Gustavo Arnal, Bed Bath & Beyond CFO, Dies
Gustavo Arnal, 52, the chief financial officer of the beleaguered home goods retailer Bed Bath & Beyond, died on Friday. He was brought on to help stabilize the company in 2020, as it needed to ramp up its offerings to meet shopper demand in a retail sector disrupted by the coronavirus pandemic.
Mr. Arnal died in what looked to be a suicide, according to the New York Police Department. He was found near his residence, 56 Leonard Street, a skyscraper known as the Jenga building because of its stacked architectural design, and “appeared to suffer from injuries indicative from a fall from an elevated position,” the police said in a statement. Emergency medical officers pronounced him dead on the scene, and the New York City Medical Examiner’s Office is working to determine exactly how he died, the statement said. The New York Post reported earlier on Mr. Arnal’s death.
Mr. Arnal joined Bed Bath & Beyond as its chief financial officer in May 2020 as part of an executive shake-up led by the then chief executive, Mark Tritton, who left in June. Mr. Arnal was previously chief financial officer at Avon and held senior positions at Walgreens Boots Alliance and at Procter & Gamble, where he spent more than 20 years of his career.
Mr. Arnal spoke to Bed Bath & Beyond investors on Wednesday, giving them updates about the company’s finances and delivering tough news about the impact of its latest turnaround efforts. The retailer said it had started the process of closing 150 stores and would lay off 20 percent of its workers in its corporate office and across its supply chain operations. The store closures will also impact retail associate jobs, the company said.
Though he had been at Bed Bath & Beyond for only two years, Mr. Arnal provided a semblance of continuity in the retailer’s ranks, as many top executives had left, including the chief executive, chief operating officer and chief stores officer.
The retailer has been under immense pressure over the past several years, as it has worked to quickly build up its supply chain and operations, while also dealing with the business pressures of the pandemic and two sets of activist investors. It announced last week that it had secured a loan from the investment firm Sixth Street to shore up its liquidity.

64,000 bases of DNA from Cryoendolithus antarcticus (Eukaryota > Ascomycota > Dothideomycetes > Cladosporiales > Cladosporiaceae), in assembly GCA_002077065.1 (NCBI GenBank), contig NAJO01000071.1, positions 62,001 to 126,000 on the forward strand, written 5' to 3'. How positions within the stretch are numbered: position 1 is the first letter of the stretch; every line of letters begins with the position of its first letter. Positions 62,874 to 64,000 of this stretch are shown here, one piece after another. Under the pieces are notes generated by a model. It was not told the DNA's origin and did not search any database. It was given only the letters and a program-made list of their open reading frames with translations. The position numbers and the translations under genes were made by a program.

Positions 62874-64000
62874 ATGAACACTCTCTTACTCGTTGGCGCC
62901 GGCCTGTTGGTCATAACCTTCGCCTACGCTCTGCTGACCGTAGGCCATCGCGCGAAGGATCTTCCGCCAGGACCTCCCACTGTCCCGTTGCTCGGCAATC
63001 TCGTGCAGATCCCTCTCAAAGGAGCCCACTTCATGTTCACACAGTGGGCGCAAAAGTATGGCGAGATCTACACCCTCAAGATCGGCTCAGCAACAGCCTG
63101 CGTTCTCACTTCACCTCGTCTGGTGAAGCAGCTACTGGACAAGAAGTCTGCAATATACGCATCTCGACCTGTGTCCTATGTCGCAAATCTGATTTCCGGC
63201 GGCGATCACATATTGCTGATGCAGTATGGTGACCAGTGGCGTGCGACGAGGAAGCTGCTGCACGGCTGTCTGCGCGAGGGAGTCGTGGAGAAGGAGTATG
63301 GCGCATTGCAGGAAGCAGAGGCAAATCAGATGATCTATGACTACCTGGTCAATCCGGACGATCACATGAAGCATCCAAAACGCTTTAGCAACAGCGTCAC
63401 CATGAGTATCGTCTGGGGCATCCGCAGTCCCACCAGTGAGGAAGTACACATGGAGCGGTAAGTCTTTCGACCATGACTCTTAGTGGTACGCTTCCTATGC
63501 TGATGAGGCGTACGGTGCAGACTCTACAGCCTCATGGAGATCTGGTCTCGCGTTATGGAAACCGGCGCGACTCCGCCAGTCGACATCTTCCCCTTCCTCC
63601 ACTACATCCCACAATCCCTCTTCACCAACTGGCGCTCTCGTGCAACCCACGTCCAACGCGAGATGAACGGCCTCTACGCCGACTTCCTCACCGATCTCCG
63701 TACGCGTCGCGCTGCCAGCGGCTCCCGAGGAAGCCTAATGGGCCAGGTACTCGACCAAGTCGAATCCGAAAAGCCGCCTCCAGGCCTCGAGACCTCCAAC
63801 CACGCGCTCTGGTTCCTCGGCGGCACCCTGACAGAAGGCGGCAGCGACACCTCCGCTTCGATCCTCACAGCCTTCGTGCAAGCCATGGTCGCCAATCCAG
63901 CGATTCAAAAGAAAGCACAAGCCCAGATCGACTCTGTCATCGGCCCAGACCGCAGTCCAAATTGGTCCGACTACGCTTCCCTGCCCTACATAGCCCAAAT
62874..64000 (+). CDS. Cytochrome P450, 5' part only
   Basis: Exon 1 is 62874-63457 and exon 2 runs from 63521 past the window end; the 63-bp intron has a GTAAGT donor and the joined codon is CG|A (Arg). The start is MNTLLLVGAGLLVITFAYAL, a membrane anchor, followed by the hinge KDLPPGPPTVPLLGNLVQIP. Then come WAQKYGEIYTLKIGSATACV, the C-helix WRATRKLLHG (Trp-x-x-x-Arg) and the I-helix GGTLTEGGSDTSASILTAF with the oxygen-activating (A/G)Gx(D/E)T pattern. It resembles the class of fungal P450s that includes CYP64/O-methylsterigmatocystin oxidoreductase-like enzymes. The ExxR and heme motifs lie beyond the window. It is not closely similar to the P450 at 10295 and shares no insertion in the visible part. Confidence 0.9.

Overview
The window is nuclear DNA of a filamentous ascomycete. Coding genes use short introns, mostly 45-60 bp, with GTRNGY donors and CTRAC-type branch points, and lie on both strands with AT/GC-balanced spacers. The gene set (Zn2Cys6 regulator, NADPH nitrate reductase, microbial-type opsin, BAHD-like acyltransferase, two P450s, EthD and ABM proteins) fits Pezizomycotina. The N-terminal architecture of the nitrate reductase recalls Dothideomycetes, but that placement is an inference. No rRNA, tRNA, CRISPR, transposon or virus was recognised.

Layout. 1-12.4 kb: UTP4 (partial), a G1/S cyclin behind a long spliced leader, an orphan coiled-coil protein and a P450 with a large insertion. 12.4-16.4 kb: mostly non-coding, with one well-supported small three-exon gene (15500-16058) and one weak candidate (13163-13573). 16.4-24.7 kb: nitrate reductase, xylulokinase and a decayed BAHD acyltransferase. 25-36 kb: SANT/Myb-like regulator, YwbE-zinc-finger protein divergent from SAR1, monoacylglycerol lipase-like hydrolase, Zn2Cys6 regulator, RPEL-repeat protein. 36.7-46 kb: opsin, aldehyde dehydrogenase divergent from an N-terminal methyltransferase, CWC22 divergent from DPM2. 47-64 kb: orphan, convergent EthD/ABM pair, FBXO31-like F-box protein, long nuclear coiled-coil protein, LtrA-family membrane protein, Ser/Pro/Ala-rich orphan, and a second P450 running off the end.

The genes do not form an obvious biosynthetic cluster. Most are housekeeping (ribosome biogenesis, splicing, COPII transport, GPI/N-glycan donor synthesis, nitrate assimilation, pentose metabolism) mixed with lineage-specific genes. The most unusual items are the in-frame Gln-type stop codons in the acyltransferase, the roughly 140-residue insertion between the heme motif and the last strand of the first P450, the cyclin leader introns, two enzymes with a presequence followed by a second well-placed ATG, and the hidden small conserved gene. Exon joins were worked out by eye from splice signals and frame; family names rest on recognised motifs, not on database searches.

The company has also been at the center of a volatile few weeks of trading, partly because of a legion of dedicated individual investors. Shares of the retailer skyrocketed Aug. 16, egged on by disclosures by the activist investor Ryan Cohen; they plummeted shortly after when he disclosed he had sold out of the company completely.
Mr. Arnal sold roughly 55,000 shares in Bed Bath & Beyond on Aug. 16 and 17, as part of a trading plan he had signed in April. In August, Bed Bath & Beyond disclosed in a regulatory filing that Mr. Arnal and the retailer were being sued by certain shareholders. The retailer said it was in the “early stages of evaluating the complaint” but, based on its current understanding, “believes the claims are without merit.”
Bed Bath & Beyond released a statement on Sunday about Mr. Arnal’s death, saying it was “profoundly saddened by this shocking loss.”
“Our focus is on supporting his family and his team and our thoughts are with them during this sad and difficult time,” the company said.
If you are having thoughts of suicide, call the National Suicide Prevention Lifeline at 1-800-273-8255 (TALK) or go to SpeakingOfSuicide.com/resources for a list of additional resources.
Kashmir Hill and Ashley Southall contributed reporting.